UPDATED: Trump Budget Would Still Increase Water Pollution
When one combines all of the cuts that would be made to EPA grants to states – cuts that target basic program implementation, beach pollution monitoring and notification, contaminated runoff control, and wetlands protection – the cut to water grants to states amounts to a whopping 59% cut.
=================== President Trump announced his proposed budget on Thursday.
This post examines President Trump’s budget with respect to water programs.
Second, the budget proposes to cut nearly half a billion dollars from a Department of Agriculture program that supports improvements to water and wastewater services for small rural communities, meaning the federal commitment to water systems actually would be cut.
Short-Changing State Water Programs Not satisfied with cutting the heart out of the federal government’s ability to implement public safeguards, the Trump budget also proposes to make a 45 percent cut to the “categorical grants” which enable state-run water protection programs to operate effectively.
“Non-point” pollution management – EPA provides grants to states to implement control programs for "non-point" sources of water pollution, like agricultural runoff, which are often poorly controlled but which also can be significant contributors to water bodies’ degradation.
The Bay’s health has slowly improved, however, as states have begun to implement the Chesapeake Bay cleanup blueprint EPA and watershed states established in 2010.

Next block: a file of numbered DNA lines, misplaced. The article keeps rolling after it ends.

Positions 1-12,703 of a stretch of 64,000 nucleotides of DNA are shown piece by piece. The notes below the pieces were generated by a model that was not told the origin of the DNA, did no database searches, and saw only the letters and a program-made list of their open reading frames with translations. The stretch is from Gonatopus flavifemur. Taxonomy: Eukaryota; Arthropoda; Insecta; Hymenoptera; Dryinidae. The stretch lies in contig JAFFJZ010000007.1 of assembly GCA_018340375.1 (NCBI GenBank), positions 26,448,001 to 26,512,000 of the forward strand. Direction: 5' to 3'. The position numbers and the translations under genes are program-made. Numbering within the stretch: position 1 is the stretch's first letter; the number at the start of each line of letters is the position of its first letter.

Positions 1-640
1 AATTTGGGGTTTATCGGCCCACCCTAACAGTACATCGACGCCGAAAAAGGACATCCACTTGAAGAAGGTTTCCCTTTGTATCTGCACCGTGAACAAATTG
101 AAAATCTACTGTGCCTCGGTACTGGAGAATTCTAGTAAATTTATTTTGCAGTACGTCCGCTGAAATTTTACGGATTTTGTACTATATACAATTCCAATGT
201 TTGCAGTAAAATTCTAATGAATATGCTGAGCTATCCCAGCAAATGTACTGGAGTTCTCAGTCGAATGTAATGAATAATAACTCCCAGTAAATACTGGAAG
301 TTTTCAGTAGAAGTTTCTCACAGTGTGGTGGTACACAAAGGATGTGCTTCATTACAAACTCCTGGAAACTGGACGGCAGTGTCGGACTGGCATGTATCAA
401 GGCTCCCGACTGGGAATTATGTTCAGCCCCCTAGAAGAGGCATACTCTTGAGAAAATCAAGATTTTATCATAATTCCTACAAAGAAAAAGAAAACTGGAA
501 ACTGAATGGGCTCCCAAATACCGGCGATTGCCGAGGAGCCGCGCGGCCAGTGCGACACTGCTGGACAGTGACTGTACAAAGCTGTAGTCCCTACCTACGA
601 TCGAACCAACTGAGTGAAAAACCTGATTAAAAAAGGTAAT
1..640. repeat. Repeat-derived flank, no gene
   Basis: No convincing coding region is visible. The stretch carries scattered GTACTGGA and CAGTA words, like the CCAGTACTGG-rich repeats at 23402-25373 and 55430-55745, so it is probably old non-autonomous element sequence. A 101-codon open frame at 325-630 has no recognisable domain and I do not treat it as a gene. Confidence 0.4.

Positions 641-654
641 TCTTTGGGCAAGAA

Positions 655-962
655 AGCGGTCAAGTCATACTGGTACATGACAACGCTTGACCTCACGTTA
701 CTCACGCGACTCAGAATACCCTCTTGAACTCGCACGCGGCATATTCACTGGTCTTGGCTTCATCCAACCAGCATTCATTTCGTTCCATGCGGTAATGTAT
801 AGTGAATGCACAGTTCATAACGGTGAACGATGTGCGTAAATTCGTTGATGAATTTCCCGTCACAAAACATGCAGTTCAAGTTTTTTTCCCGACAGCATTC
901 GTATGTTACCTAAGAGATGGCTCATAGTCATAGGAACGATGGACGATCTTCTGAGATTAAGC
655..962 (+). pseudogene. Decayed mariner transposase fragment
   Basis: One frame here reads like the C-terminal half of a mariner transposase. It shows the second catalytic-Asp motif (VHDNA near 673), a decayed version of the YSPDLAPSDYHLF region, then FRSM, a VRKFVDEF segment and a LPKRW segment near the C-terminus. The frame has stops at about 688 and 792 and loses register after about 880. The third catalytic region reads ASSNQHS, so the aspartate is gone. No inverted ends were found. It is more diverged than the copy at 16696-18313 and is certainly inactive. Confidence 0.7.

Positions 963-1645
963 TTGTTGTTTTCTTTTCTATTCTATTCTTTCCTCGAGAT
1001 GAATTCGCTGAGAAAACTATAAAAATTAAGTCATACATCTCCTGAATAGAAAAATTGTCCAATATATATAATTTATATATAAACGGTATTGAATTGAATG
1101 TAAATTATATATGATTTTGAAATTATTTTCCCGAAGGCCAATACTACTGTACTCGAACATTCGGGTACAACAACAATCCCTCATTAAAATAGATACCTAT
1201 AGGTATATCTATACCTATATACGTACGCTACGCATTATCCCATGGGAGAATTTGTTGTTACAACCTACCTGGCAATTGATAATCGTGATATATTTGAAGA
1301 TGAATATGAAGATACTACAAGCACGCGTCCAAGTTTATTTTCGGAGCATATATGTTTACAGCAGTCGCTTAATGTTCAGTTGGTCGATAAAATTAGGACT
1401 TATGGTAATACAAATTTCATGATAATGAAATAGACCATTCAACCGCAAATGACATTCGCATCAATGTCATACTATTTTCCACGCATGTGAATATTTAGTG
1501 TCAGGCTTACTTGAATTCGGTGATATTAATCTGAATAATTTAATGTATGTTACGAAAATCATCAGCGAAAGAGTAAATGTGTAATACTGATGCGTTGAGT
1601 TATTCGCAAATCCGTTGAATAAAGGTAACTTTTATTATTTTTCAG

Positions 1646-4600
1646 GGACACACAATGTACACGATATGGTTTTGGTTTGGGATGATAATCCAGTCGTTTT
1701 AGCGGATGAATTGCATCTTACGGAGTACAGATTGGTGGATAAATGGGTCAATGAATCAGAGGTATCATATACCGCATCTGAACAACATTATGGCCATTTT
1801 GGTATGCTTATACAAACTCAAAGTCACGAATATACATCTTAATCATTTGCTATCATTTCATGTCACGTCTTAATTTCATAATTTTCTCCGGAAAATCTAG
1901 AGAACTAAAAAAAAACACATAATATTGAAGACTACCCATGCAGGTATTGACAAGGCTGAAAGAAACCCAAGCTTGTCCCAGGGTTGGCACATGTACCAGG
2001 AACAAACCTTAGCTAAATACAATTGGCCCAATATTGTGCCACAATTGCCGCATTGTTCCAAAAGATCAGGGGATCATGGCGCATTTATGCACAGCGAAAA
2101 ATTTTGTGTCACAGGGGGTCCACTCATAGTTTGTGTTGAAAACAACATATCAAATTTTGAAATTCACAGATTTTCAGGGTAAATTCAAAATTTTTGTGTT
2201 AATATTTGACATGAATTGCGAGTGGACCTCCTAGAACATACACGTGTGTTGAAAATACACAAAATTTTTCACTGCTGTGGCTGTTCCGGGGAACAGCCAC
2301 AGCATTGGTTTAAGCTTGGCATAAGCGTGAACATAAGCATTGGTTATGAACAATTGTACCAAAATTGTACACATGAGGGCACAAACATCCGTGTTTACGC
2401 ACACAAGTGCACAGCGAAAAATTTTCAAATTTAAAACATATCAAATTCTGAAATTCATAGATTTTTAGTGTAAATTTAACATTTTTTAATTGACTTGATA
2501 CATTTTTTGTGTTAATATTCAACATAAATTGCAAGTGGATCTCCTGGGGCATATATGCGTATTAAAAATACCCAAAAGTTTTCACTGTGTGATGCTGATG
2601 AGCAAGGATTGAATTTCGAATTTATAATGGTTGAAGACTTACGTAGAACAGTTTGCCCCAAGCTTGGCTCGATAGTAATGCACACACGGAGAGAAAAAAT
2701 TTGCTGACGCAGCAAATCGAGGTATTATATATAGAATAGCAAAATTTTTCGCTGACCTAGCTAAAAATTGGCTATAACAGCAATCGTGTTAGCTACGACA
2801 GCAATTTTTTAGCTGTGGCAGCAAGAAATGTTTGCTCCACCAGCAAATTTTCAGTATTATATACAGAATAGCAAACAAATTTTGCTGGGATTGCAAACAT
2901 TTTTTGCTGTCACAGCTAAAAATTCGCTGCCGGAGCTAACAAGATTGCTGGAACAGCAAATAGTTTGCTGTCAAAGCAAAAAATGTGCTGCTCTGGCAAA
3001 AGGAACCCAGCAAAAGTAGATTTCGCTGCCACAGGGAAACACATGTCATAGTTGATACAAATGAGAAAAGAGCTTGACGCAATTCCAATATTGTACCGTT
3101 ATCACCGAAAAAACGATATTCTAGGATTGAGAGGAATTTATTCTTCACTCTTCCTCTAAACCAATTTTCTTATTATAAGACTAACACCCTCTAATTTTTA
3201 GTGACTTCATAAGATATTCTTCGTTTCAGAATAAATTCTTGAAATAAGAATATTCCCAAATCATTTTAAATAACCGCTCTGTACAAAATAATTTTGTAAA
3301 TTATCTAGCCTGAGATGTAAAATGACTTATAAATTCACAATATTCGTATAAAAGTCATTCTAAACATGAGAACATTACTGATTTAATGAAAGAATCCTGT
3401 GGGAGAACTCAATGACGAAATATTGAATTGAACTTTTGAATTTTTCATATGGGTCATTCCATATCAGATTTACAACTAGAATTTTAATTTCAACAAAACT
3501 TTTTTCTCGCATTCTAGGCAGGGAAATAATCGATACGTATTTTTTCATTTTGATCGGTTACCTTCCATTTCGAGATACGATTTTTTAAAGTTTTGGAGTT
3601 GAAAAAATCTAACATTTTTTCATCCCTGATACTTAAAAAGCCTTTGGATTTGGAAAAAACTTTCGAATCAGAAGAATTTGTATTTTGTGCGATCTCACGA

The blueprint, as EPA explains, “is designed to ensure all nitrogen, phosphorus, and sediment pollution control efforts needed to fully restore the Bay and its tidal rivers are in place by 2025, with controls, practices, and actions in place by 2017 that would achieve 60 percent of the necessary pollution reductions.” Despite the progress brought on by the state-federal collaboration, the Bay fares no better than the Great Lakes under President Trump’s budget.
Other Geographic Programs: In addition to singling out the Great Lakes and the Chesapeake Bay, the proposed budget says that the administration intends to eliminate funding for “other geographic programs.” It’s unclear whether that includes all such programs, but if so, it would affect federal investments for restoration efforts in San Francisco Bay, Long Island Sound, the Gulf of Mexico, Puget Sound, South Florida, Lake Champlain, and a handful of other important resources.
The administration did not explain why it thinks these projects don’t warrant federal support, and it’s hard to imagine how it could, given the program’s achievements: The EPA investments in these wastewater projects are protecting public health from waterborne diseases and have been a key factor in significant water quality improvements in U.S. waterbodies, such as the Rio Grande (Texas and New Mexico), Santa Cruz River (Arizona), New River (California), and Tijuana River and Pacific Ocean (California).